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An Absent Presence Racial Exclusion from Photographic Representations of the American Dream as Portrayed in LIFE Magazine During the 1950s and 1960s.

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An Absent Presence Racial Exclusion from Photographic Representations of the American Dream as Portrayed in LIFE Magazine During the 1950s and 1960s. BA Thesis M.T.G. Moss Taal- en Cultuurstudies,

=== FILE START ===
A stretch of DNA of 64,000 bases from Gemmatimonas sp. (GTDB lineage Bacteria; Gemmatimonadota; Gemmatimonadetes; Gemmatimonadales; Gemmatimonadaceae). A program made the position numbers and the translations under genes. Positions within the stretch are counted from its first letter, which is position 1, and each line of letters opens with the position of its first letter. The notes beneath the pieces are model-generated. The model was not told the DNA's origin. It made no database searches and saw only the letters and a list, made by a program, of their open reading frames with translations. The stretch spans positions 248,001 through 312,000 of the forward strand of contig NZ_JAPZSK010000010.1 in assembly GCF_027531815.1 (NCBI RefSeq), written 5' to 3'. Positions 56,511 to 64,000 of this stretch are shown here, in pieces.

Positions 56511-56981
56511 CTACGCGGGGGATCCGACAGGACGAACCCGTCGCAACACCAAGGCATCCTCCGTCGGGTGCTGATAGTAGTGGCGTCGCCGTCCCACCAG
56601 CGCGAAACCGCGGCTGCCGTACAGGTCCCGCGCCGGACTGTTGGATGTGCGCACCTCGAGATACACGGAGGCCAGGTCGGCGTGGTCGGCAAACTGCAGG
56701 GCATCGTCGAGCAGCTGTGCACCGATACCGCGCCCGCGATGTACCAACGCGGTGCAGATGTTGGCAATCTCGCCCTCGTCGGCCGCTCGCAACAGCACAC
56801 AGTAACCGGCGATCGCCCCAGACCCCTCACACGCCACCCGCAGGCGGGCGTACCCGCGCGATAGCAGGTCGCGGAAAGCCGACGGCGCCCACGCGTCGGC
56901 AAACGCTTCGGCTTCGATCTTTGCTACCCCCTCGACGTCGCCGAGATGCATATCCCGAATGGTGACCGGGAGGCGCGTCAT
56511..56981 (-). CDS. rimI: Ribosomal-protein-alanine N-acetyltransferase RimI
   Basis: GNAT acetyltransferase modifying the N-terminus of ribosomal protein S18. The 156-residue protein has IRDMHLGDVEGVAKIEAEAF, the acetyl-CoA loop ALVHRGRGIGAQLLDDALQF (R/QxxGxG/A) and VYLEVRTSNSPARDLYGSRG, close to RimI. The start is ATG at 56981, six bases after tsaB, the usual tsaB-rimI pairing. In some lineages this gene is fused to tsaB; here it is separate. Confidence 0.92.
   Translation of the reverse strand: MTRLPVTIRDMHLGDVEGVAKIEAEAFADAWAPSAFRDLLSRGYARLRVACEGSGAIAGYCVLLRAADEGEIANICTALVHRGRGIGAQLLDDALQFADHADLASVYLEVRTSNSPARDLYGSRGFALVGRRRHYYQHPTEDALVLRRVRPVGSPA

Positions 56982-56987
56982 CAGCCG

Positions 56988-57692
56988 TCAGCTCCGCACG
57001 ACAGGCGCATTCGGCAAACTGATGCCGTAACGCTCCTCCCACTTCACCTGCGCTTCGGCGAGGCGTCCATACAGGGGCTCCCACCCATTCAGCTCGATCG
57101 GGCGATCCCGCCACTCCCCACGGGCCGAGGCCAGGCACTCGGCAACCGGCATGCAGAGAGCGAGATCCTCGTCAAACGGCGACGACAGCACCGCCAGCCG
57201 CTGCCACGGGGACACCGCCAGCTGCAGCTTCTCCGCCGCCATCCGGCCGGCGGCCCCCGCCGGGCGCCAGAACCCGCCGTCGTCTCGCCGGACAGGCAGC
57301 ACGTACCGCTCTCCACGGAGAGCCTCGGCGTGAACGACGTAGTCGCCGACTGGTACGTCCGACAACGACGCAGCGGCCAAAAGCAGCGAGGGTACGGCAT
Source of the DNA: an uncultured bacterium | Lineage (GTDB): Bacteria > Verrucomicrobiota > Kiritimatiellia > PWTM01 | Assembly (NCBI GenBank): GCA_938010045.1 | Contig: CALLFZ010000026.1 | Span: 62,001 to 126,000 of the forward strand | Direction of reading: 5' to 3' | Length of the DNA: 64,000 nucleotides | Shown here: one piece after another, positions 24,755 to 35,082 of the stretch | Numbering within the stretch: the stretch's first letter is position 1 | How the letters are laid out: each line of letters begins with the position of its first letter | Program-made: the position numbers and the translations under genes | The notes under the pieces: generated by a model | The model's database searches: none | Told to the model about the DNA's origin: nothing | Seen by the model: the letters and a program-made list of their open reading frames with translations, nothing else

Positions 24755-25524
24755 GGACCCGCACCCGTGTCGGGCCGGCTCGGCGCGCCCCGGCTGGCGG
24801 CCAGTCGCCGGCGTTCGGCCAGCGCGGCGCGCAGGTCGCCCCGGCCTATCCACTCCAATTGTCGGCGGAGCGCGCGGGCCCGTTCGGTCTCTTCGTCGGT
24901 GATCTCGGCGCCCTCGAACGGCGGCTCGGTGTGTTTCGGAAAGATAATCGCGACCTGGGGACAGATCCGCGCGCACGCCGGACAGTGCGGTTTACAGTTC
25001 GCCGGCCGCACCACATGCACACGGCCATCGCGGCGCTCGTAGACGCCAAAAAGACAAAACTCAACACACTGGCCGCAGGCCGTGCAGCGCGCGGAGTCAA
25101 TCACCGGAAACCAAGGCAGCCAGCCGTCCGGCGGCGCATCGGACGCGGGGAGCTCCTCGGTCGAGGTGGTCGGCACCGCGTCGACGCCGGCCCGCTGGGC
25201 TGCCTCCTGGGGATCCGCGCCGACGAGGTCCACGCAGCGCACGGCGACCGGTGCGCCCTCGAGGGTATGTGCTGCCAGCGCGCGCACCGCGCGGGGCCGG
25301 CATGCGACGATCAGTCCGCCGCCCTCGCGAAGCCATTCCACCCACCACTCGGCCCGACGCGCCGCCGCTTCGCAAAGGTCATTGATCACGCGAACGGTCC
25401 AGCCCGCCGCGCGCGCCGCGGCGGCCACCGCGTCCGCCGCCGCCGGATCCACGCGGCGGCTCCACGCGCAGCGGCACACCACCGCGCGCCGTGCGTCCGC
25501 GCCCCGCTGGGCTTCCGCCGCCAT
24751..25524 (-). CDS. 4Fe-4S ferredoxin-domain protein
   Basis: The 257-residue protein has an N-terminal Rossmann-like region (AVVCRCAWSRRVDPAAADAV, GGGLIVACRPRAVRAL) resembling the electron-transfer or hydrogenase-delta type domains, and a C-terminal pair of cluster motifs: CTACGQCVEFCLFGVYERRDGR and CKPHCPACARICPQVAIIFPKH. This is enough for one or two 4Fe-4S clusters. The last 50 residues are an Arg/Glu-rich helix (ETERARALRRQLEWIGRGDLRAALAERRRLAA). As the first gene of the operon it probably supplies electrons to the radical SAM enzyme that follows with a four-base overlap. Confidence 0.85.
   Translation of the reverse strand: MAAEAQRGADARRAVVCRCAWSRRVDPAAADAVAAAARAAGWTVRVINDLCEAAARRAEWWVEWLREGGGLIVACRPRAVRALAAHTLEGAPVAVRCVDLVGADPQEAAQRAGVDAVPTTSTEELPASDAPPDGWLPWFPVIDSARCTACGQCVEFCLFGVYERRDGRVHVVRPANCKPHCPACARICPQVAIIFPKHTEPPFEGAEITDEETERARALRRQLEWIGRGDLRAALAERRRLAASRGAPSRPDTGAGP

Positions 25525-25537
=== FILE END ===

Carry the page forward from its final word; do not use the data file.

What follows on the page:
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An Absent Presence Racial Exclusion from Photographic Representations of the American Dream as Portrayed in LIFE Magazine During the 1950s and 1960s. BA Thesis M.T.G. Moss Taal- en Cultuurstudies, Amerikanistiek R. van der Hoeven Table of Contents 1. Introduction 1.1. LIFE Magazine during the 1950s and 1960s 1.2. Methodology 2. Life, Liberty & The Pursuit of Happiness The American Dream and its characteristics. 3. A Nation Divided Against Itself How racial exclusion manifested itself in America during the 1950s and 1960s. 4. Suburbia Photographic representations of the American Dream during the 1950s and 1960s. 5. A Safe Haven Amidst Turmoil LIFE Magazine s portrayal of the American Dream during the 1950s and 1960s. 6. From Word-Minded to Visually-Minded The race issue as addressed in LIFE Magazine during the 1950s and 1960s. 7. Conclusion Bibliography 2 1. Introduction Nach Afrika kommt Santa Claus, und vor Paris steht Mickey Maus, We're all living in America, America is wunderbar, We re all living in America, Coca-Cola, sometimes war. - Amerika by Rammstein. Although the song quoted above may not be for the faint-hearted, its lyrics illustrate quite accurately the fact that the United States of America is one of the most influential countries in the world. The United States of America has an enormous economic and military power, but that is not all. American culture has spread its customs, traditions and ideals around the globe and Americanized many cultures. For example, the lyrics above point out the presence of Santa Claus in Africa and Mickey Mouse in Paris. Furthermore, the song points The United States of America is also well known for Coca-Cola and its occasional warfare. An example of a wellknown cultural element that represents an American ideal is the American Dream. It is a cultural narrative that ties the American people together and unites the nation with a common mindset 1. Its concept can be seen throughout history, and could be regarded as heavily influential on shaping American society. After a decade of economic depression and war, Americans finally enjoyed the benefits of industrialization during the 1950s and 1960s. This resulted in a reinforced desire to achieve the American Dream 2. On the other hand, many argue the issue of race played a significant role in shaping American society. For example, Gerstle 3 claims American society during the 20 th century was defined by a war between Civic Nationalism 4 and Racial Nationalism 5. In addition, Myrdal describes this as an American dilemma 6. The 1950s and 1960s were seminal for the struggle for racial equality and marked the peak years of the Civil Rights Movement. Considering the influence of the American Dream and the Civil Rights struggle on American society during the 1950s and 1 J. Cullen, The American Dream: A Short History of an Idea that Shaped a Nation. (Oxford University Press, Oxford 2003) p.5. 2 E. Foner, Give Me Liberty! An American History. (New York 2012) p Gerstle G., American Crucible: Race and Nation in the Twentieth Century. (Princeton 2001) 4 Civic Nationalism is the belief in the American Creed, which preaches equality and freedom to all. Gerstle, American Crucible, p.4. 5 Racial Nationalism is the belief in racial superiority and inferiority based on inherited race traits. Gerstle, American Crucible, p.4. 6 E. Foner, Give Me Liberty! An American History, p 1960s, this thesis focuses on this specific period of time. Kozol 7 points out the influence of visuals on the concept of the American Dream, while Anderson 8 and Goldberg 9 stress the impact of photography on the struggle for Civil Rights. However, the question arises whether the race issue becomes apparent in representations of the American Dream. Furthermore, Grady 10 and Burke 11 argue in favor of conducting visual research. Therefore, this thesis seeks to find appearances of the race issue in photographic representations of the American Dream. By considering the influence of the American Dream as well as the race issue on shaping 20 th century American society, this thesis combines both subjects in order to provide new insights. Furthermore, this thesis focuses on LIFE Magazine. Kozol concludes her study of LIFE Magazine s portrayal of the United States of America with the finding that LIFE Magazine has influenced the design of the American identity 12, which will be further discussed in the section below LIFE Magazine during the 1950s and 1960s LIFE Magazine was first issued in Its distinctive visual style, dramatic use of the photo-essay, and mandate to show readers the world 13 ascertained its instant success. LIFE s content was not limited to political news but comprehensively addressed sports, science, global news and entertainment 14. LIFE Magazine was aimed to address the American middle-class and its content was easy to digest. Full-page photographs with catchy captions were alternated with advertisements. LIFE Magazine s signature feature was photojournalism. Centanni 15 argues that LIFE Magazine had two key influences on the average American. Firstly, it had the potential to influence the spending patterns of a large portion of society W. Kozol, Life s America: Family and Nation in Postwar Photojournalism (Philadelphia 1994) 8 C. Anderson, Enduring Moments: Civil Rights Photography in Time, Life, and Newsweek. In: Notre Dame Journal of Undergraduate Research (Notre Dame 2008). 9 V. Goldberg, The Power of Photography: How Photographs Changed Our Lives (Ann Arbor 1991). 10 J. Grady, Advertising Images as Social Indicators Depictions of Blacks in LIFE Magazine, Visual Studies, Vol. 22, No. 3. (2007) P. Burke, Eyewitnessing. The Uses of Images as Historical Evidence (London 2001). 12 W. Kozol, Life s America: Family and Nation in Postwar Photojournalism (Temple University Press, Philadelphia 1994). 13 E. Doss, Looking at LIFE Magazine (Washington 2001). 14 Ibidem, p R. Centanni, Advertising in LIFE Magazine and the Encouragement of Suburban Ideals, Advertising & Society Review, Vol. 12, No. 2. (2011) p Centanni, Advertising in LIFE Magazine and the Encouragement of Suburban Ideals, p.2. 4 Secondly, it could bring suburban desires to non-suburban readers 17. Consequently, LIFE Magazine s content influenced the shaping of the American identity. Centanni 18 maintains that during the 1950s LIFE Magazine already had a regular reach of almost 40% of all American families. Furthermore, LIFE had an extremely high pass-along rate, in the early 1950s over one half of Americans had seen a particular issue of LIFE 19. By 1955 it was the United States of America s best-selling weekly magazine 20. As LIFE Magazine held an influential position in American mass culture during the 1950s and 1960s, Grady argues it can be considered a prism that reflects shared social values, which is especially useful for providing insight into what the general population values 21. Thus, LIFE Magazine may be regarded as heavily influential on American society during the 1950s and 1960s as it will be in this thesis. This thesis seeks to answer the question To what extend does racial exclusion from photographic representations of the American Dream manifest itself in LIFE Magazine during the 1950s and 1960s? Firstly, a thorough understanding of the concept of the American Dream is needed. Therefore, the first sub-question is What is the American Dream and what are its characteristics? Furthermore, a historical context of the race issue will be given in the second sub-question, How did racial exclusion manifest itself in the United States of America during the 1950s and 1960s? The third sub-question How was the American Dream represented in photography during the 1950s and 1960s? provides some general insight about visual representations of the American Dream. The fourth sub-question seeks an answer to the question How was the American Dream portrayed in LIFE Magazine during the 1950s and 1960s? Lastly, the final sub-question How is the race issue addressed in LIFE Magazine during the 1950s and 1960s? seeks to provide even more topic-specific information. Finally, this thesis research question will be answered in the conclusion. 17 Centanni, Advertising in LIFE Magazine and the Encouragement of Suburban Ideals, p Ibidem, p Ibidem, p E. Thornton The Murder of Emmett Till. Myth, Memory and National Magazine Response, Journalism History, Vol. 36, No. 2 (2010) p Grady, Advertising Images as Social Indicators Depictions of Blacks in LIFE Magazine, p 1.2. Methodology Prior to writing this thesis, a thorough analysis of literature has been conducted, during which both primary and secondary sources have been studied. The literature research has been complemented by a visual analysis of photographs from various media sources, though the emphasis will lie on LIFE Magazine. Grady argues that visual analysis can provide insights to research questions that more conventional, non-visual methods using quantitative data cannot 22. After all, a picture says more than a thousand words. Burke s Eyewitnessing: The Uses of Images as Historical Evidence has served as a guideline for the visual analysis that has been conducted. However, since visual analysis could be considered subjective, it will be used to complement the literary research. Although the articles in LIFE Magazine are written from the supposedly neutral stance they said to hold, several things must be considered for a proper analysis. For example, the spirit of the time in which the articles were written should be considered because the content could be interpreted differently nowadays. For example, using the word negro to refer to someone of color is considered offensive nowadays. However, during the 1950s and 1960s this was not unusual. Burke argues the spirit of time should be considered although it does not have to be defining 23. Furthermore, Burke stresses that photographs should be placed in a historical and social context for a better understanding 24. After conducting interpretive research of literature and visuals the subquestions and ultimately the research question of this thesis have been answered. LIFE Magazine s content has been studied thoroughly and context, uses of language and cultural cues have been considered in the interpretive research conducted. While the first two sub-questions mainly seek to provide a historical context of this thesis subject, the last three sub-questions provide more detailed insights. Therefore, the questions raised in this thesis have been answered based on the thorough interpretive research of primary and secondary sources, LIFE Magazine s contents and visuals that has been conducted. 22 Grady, Advertising Images as Social Indicators Depictions of Blacks in LIFE Magazine, p Burke, Eyewitnessing, p Ibidem, p 2. Life, Liberty & The Pursuit of Happiness This chapter seeks to answer the question What is the American Dream and what are its characteristics? Firstly, the American Dream will be discussed in its historical context for a better understanding of the concept of this national ideal. On July 4 th 1776 the United States of America was founded when Congress adopted Thomas Jefferson s Declaration of Independence. It justified independence from Great Britain for the first thirteen states represented in Congress. The core principle of the Declaration of Independence is its second line, we hold these truths to be self-evident, that all men are created equal, that they are endowed by their Creator with certain unalienable Rights, that among these are Life, Liberty and the pursuit of Happiness. Furthermore, Jefferson imagined that the United States of America was to be the Empire of Liberty and its duty was to spread and defend freedom worldwide. This idea can also be referred to as democratic universalism and the American creed 25. Another foundation myth that was commonly believed was that America is God's Crucible, the great Melting Pot where all the races of Europe are melting and re-forming! Germans and Frenchmen, Irishmen and Englishmen, Jews and Russians into the Crucible with you all! God is making the American 26. Forged by war, one superior American race would emerge from the crucible. With a mindset for greatness the Americans were ready to build their Empire of Liberty. They have proven to be an idealistic force, driven by their shared dream of being part of the greatest nation on earth. A commonly believed Puritan sermon said that the United States of America should be a city upon a hill with the eyes of all people directed towards it 27, upon which American exceptionalism is based. Although that shared dream was established in 1776 along with the Declaration of Independence, the term American Dream was not coined until In The Epic of America, James Adams described it as a dream of a land in which life should be better and richer and fuller for everyone, with opportunity for each according to ability or achievement. It is not a dream of motor cars and high wages merely, but a dream of social order in which each man and each woman shall be able to attain to the fullest stature of which they are innately capable, and be recognized by others for 25 Gerstle, American Crucible, p Ibidem, p D. Stiuliuc, The American Dream as the Cultural Expression of North American Identity, Philologica Jassyensia, An. VII, Nr. 2, (2011) p what they are, regardless of the fortuitous circumstances of birth or position 28. In other words, Americans who work hard and abide by the law will be rewarded with a prosperous life. This is the definition of the American Dream, as it will be understood in this thesis. This concept lies deeply embedded in the hearts, souls and minds of the American people, and is enshrined as national motto 29. This could be explained by the fact that striving for the Dream is the unalienable right of the American people, namely the right to Life, Liberty and the pursuit of Happiness as stated in the Declaration of Independence 30. It is a cultural narrative that ties the American people together and unites the nation with a common mindset and the charm of anticipated success as De Tocqueville, described in Democracy in America 31. Thus, the American dream is a cultural narrative of American identity and a motivating force for Americans. The right to the pursuit of happiness implies it is not a given thing, but one has to work to achieve happiness. Furthermore, the dream displays American exceptionalism because America is the land of opportunity where such a dream can be achieved. According to Cullen, the American Dream is a Lingua Franca. Everyone understands the concept of it, regardless of your background ( from corporate executives to hip-hop artists as Cullen puts it 32 ). This could explain the magnet-like-effect that America as land of opportunities has had on immigrants throughout the centuries, attracting millions looking for a better living although they did not even speak English. People want to be part of the American Dream in order to live their own dream. The American Dream lies deep within the collective memory of the American people and develops a common understanding. Stiuliuc argues that so-called cultural narratives constitute truth in a particular country, and shapes beliefs, values and concepts of self and other for its inhabitants 33. At the root of American history lies the mythic Frontier. America s first citizens were opportunistic individuals. This mindset can be easily explained; only a tiny part of America was yet discovered and it was still inhabited by Native Americans. Immigrants were welcome to explore the inlands and claim a piece as their own to settle down 34. It was a very competitive and individualistic time. Only 28 J. Adams, The Epic of America. (Boston, 1931) p Cullen, The American Dream, p Ibidem, p Cullen, The American Dream, p Ibidem, p Stiuliuc, The American Dream as the Cultural Expression of North American Identity, p Gerstle, American Crucible, p.19. 8 true and manly men would survive the wilderness of the Wild West, with its rough landscape and threatening indigenous inhabitants. Folk myths about the Frontier and its backwoodsmen are still deeply enshrined in American culture nowadays, and also shape the so-called Historical American Dream. It is intimately linked with the individualistic sense that one s future and success are one s own responsibility, and therefore that anyone can get ahead, says Krenzer 35. Stiuliuc explains the core of the Historical Dream with the words a sense of destiny was an important part in the self-consciousness of a people who tried to define itself through the re-invention of history 36. Characteristics of the Historical Dream are references to the frontier, such as the cowboy. Signs of patriotism are also characteristic for the Historical Dream, such as the proud featuring of the American flag. However, the aftermath of World War II resulted in a new understanding of the American Dream. The world had changed and so did the American people s mindset. After a decade of economic depression followed by a war, the American economy was finally thriving because of industrialization 37. People slowly began to reject the image of the constant hard working life and leisure was the new focus. The new interest in leisure went hand in hand with family life and the middle-class nuclear family was often considered desirable. Homeownership was right at the heart of the new American Dream, which will be referred to as the Contemporary American Dream. The war had changed gender roles because many men were in military service and women fulfilled their jobs meanwhile. Photo campaigns of suburban homes filled with luxury goods accompanied with messages that the woman is the heart of a happy home, were meant to restore traditional gender roles wherein the man is the breadwinner 38. Mass-produced suburbs such as Levittown offered affordable homes with built-in appliances and a lawn surrounded by a white picket fence. These were advertised as visual representation of the Contemporary American Dream and can thus be considered characteristic. Because the economy was growing and loans were given out easily, striving for material prosperity was on many American s minds. Keeping up with the Joneses described a need that many inhabitants of the suburbs felt. It meant that one felt the need to keep up with their neighbors in social, economic and cultural terms. 35 Krenzer, J., Fly me to the Moon: Space, Race and the American Dream (University of Puget Sound, Tacoma 2011) p Stiuliuc, The American Dream as the Cultural Expression of North American Identity, p Foner, Give Me Liberty! p D. Kearns Goodwin, Wait Till Next Year: A Memoir (New York 1997) p.73. 9 The advertisement of the U.S. credit bank displayed on the following page depicts Keeping up with the Joneses. The advertisement for the U.S. credit bank displayed above picks up on the expression Keeping up with the Joneses. In: LIFE Magazine. Jackson 39 describes suburban life as Suburbia is a manifestation of such fundamental characteristics of American society as conspicuous consumption, a reliance upon the private automobile, upward mobility, the separation of the family nuclear units, the widening division between work and leisure, and the tendency toward racial and economic exclusiveness 40. People of color were barred from the 39 K. Jackson, Crabgrass Frontier: The Suburbanization of the United States (Oxford University Press, Oxford 1985) 40 Ibidem, p.4. 10 suburbs. As much as the concept of the American Dream lies embedded in American culture, so does what Myrdal calls an American dilemma 41. On the one hand stood the belief in the American Creed that preaches equality and freedom to all. On the other hand, reality was not anything like the American Creed. Gerstle argues the war between Civic Nationalism (the American Creed) versus Racial Nationalism (reality) defined American society during